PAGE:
Fighting Fear with Humor

Newspaper article by: Jennifer Wilck
Newspaper: RandolphRoxbury This Week
Date: April 29, 2009

To some, a diagnosis of cancer might be a sign of the end.  To Andrea Katz of Randolph, it was the inspiration for a book.

“I started the book when I was going through my first round of treatment,” she says.  “I was diagnosed in December 2007 and turned 50 in March 2008.  The genesis was a birthday toast I had written to my closest friends and family helping me celebrate.”

Katz thought her birthday was awkward, coming so soon after her diagnosis, and she wanted to break the ice.  So she roasted herself.

“I realized that as I was thinking about my 50th birthday, we all look forward to these milestones, but it was insignificant.  What was significant was December 15, when I was diagnosed.”

That diagnosis divided her life into BC (before cancer) and AD (after diagnosis).  So she came up with humorous differences to entertain her friends.

“For example, in my BC days, I drank wine like water and in my AD years I drink water like wine,” she says.  “I never cooked in BC years and in my AD years, I still don’t cook, but I have an excuse; my wig is flammable.  I still have fat thighs, but now I can blame it on lymphoma.”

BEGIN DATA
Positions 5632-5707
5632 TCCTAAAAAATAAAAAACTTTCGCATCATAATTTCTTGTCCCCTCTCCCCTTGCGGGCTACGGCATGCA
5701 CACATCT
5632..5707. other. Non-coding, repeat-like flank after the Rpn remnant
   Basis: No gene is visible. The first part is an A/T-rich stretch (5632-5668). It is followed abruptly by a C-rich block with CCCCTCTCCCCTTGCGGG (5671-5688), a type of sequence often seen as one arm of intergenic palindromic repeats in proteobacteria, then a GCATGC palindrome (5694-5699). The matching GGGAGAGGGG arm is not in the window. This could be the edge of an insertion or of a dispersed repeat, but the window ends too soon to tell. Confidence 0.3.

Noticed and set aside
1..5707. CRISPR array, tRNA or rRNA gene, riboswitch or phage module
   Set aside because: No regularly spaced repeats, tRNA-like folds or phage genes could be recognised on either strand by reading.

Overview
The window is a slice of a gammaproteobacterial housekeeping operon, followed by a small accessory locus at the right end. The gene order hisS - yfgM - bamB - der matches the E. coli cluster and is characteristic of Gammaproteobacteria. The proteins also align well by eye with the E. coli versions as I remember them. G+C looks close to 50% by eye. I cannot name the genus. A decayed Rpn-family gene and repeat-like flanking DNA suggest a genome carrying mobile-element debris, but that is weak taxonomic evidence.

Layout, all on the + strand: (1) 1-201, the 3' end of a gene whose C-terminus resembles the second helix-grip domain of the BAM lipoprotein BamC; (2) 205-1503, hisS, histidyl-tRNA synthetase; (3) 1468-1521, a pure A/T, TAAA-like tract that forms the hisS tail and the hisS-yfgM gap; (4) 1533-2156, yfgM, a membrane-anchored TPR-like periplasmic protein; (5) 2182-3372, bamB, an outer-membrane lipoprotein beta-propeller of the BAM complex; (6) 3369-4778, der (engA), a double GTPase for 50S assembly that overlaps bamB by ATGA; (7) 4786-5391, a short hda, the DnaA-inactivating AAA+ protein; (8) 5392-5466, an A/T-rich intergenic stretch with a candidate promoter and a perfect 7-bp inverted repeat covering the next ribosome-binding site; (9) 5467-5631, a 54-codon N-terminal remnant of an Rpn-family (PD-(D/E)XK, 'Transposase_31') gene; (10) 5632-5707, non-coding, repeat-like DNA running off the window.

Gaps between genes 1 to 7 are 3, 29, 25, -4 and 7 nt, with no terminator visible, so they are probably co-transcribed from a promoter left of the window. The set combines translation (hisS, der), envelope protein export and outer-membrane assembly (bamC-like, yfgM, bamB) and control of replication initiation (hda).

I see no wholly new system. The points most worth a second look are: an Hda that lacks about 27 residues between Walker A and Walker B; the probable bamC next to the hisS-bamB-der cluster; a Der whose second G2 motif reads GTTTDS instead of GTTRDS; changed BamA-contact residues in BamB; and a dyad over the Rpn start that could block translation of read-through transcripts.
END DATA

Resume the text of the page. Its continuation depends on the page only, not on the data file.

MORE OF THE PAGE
Everyone laughed and Katz decided she had something.  Her book, “Chemo KateLynn: Humorous Perspectives on Life Before Cancer and After Diagnosis,” took a year to write and is with publisher Bascom Hill Publishing Group.  She expects it to be available sometime this summer or fall.

Her book allows her to convey a message to people. “No. 1, you should find laughter,” she says.  “While there’s nothing funny about the diagnosis, there are funny things that happen along the way when you fight the disease.  Don’t let the disease get you down.”

While the book is humorous, the character goes through a transformation, learning that life is short and people horde their money more than their time.  “We should be thoughtful about how we spend our time and who it’s  spent with,” she advises. 

The book enables Katz to help others.  “September is Leukemia and Lymphoma Awareness Month,” she says.  “A portion of the proceeds is going to the Leukemia and Lymphoma Society and to the Susan G. Komen Breast Cancer Foundation.”

Katz feels a particular need to help people at this time. “Cancer is not a good thing, but there are good things that can come from having the disease,” she says.  “If I only helped myself and not others, the rest of my life wouldn’t be worth living the way I want to live it.  When I look back on the years I spent in corporate America, I never made the time to volunteer.  Between working full time and raising two children and commuting, I was always exhausted.  And now is my time to give back.  My gifts are humor and communication, and it’s my gift to others facing the disease without the spirit and support system to give back.  I’m luckier than so many – my husband is my Rock of Gibraltar, in addition to my children, sister, extended family and friends.  I’ve been in the hospital with people who have no support systems.  I hope I can make them laugh and give them a shot in the arm with my book.”